Skip to content
Research Fellows Directory

Nicholas Grassly

Professor Nicholas Grassly

Research Fellow


Imperial College London

Research summary

I study infectious diseases, how they spread and the best ways to control them. I am particularly interested in diseases that can be prevented through vaccination or through community-wide treatment. This interest stems from both a desire to help reduce the significant burden of these diseases and from their intrinsically interesting biology and dynamics. My training is in biology and mathematics.

The science involves collecting and analysing data from epidemiological studies, clinical trials and disease surveillance. These data are used to address specific hypotheses about the nature of infectious diseases, their clinical features, how they spread and how they respond to treatment or prevention interventions. To answer these questions I work closely with epidemiologists and doctors in a number of countries in Africa and Asia.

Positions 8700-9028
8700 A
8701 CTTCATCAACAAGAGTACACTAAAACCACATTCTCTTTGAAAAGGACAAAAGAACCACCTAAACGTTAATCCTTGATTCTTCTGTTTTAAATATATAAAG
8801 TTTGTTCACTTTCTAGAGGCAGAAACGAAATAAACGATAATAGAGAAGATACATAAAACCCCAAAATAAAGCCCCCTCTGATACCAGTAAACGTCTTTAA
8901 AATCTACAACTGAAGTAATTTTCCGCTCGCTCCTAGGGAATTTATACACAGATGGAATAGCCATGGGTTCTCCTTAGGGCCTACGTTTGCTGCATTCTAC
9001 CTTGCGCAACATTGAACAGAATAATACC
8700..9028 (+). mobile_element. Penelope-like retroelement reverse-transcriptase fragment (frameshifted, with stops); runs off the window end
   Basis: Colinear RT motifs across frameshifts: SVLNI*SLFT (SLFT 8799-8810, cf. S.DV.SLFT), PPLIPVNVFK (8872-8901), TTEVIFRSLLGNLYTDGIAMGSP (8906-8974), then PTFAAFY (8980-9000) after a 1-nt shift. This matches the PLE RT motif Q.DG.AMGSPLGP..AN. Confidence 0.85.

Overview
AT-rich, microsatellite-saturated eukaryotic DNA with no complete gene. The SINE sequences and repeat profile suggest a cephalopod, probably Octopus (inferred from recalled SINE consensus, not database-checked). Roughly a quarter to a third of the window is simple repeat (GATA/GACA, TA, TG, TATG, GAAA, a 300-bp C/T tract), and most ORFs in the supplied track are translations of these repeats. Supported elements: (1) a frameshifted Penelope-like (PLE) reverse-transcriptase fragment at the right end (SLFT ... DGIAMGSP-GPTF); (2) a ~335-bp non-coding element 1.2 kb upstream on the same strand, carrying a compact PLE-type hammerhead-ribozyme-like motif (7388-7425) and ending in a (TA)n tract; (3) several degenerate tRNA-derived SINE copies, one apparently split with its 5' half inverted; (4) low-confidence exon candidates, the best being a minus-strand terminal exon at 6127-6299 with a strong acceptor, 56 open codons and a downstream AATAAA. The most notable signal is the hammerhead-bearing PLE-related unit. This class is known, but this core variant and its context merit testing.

For example, our work on polio found that eradication efforts are hampered in some settings by conditions that favour the spread not just of poliovirus but also other infections that stop the oral vaccine working effectively. We were able to provide the first estimates showing the greater effectiveness of a newly licensed vaccine that was introduced in 2005. Our work in this case provided the evidence base for the widespread adoption of this vaccine by the Global Eradication Initiative.

My research group works on poliovirus epidemiology, the blinding eye disease called trachoma and sexually transmitted infections including HIV. We also carry out research on theoretical aspects of epidemiology, including the mathematical methods and models used to analyse infectious disease data.

Interests and expertise (Subject groups)

Grants awarded

Importance of travel and contact networks for infectious diseases of humans

Scheme: University Research Fellowship

Dates: Oct 2004 - Mar 2013

Value: £11,390,830.63

Was this page useful?
Thank you for your feedback
Thank you for your feedback. Please help us improve this page by taking our short survey.